With the local council elections and the snap general election just around the corner, we thought it would good to have our ‘Document of the Month’ for May run along a similar theme. This month we are going to focus on our Stirling County Council records concerning temperance polls in Balfron and Killearn.
So what was a temperance poll and why did a vote take place? The temperance movement in Scotland began in 1829. Simply put, the movement’s goal was to seek restrictions on the consumption and sale of alcohol. In 1913, the Temperance (Scotland) Act was passed allowing local areas to hold votes on whether their area would permit or prohibit the sale of alcohol.
In order to hold a vote, at least 10% of the registered voters in the area had to sign the ‘Form for Requisition for a Poll’. If this was achieved, there would then be a vote of three options:
- No change
- Reduction (or a continuation of reduction) of licenses to sell alcohol
- Abolition of all existing licenses to sell alcohol
Parishes throughout Scotland held multiple temperance polls. Kirkintilloch famously remained dry until 1968 after its sixth poll. It was 1920, however, when the first temperance polls in Scotland began to take place.
The majority of temperance polls in Scotland took place from 1920-1929. Correspondence between the County Clerk and the Scottish Home Department confirms that Balfron Parish had previously voted to be a ‘dry’ village in the 1920s. On the 30th November 1949, however, they voted to repeal the ‘No License Resolution’.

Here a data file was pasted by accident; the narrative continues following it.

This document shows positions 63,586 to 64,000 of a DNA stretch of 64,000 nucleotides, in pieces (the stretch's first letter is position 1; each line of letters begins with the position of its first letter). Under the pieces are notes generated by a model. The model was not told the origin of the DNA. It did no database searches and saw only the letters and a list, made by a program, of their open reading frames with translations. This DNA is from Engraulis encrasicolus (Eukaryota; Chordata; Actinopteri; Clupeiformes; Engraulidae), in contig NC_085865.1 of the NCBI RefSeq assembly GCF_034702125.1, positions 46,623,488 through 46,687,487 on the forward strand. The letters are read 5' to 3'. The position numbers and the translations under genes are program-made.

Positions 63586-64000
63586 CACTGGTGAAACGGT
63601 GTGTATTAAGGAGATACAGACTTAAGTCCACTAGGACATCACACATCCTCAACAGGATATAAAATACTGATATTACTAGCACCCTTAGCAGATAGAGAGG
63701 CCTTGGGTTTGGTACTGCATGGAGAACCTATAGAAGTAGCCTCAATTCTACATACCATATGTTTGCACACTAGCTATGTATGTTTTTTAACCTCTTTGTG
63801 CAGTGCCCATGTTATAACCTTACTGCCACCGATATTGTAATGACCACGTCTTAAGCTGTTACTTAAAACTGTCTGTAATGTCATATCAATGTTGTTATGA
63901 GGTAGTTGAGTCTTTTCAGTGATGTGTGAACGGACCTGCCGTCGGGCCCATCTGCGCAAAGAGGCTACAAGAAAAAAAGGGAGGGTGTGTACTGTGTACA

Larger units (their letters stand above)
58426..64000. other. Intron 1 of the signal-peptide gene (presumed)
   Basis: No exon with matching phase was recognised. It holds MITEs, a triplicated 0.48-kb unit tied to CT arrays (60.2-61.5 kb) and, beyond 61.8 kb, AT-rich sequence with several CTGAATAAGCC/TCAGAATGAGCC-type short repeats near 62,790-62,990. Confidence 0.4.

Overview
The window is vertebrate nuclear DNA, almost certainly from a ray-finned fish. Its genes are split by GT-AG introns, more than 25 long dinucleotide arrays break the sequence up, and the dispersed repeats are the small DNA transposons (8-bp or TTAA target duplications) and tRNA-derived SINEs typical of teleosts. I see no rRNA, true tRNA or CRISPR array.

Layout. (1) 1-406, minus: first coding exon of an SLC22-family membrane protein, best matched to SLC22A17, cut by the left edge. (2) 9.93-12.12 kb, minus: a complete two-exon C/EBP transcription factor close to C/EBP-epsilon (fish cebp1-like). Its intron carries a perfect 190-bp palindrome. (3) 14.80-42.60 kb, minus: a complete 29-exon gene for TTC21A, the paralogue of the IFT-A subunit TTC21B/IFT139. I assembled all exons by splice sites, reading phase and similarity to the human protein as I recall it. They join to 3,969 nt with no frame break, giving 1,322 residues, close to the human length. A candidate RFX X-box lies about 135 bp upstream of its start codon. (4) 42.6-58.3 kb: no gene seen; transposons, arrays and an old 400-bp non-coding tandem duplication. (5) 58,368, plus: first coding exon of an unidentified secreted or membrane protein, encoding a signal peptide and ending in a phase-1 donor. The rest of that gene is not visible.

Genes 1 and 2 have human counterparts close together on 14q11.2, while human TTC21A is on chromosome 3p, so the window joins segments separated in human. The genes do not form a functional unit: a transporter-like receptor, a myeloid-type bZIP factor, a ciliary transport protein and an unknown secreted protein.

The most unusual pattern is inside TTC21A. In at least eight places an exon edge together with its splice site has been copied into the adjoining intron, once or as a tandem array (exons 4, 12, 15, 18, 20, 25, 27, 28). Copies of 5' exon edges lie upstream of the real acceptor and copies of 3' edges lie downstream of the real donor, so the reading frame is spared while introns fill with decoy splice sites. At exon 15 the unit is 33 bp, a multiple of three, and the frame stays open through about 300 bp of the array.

Writing in 1961, Rev. Thomas H. Burns-Begg of Balfron noted that there were “many who regret the passing of the ‘dry’ period”. (Third Statistical Account of Scotland: The County of Stirling, The County of Clackmannan, 1966, p. 227)
Correspondence from the Stirling County Clerk confirms that Killearn Parish held their first temperance poll on the 8th December 1925. They had voted in favour to the limit the number licenses in the parish to just one. Another vote on 12th December 1928 resulted in the continuation of that reduction.
This limitation of licenses remained in place until 1964 when the local Co-Operative and residents pushed for another vote on the matter. A total of 176 people signed the ‘Form for Requisition for a Poll’ resulting in a new poll being granted.
On 25th November 1964, Killearn voted to repeal the limitation of licenses. Out the 1141 registered voters, 515 voted to repeal the limitation, 91 voted to continue limitation, and 31 voted for no licenses at all.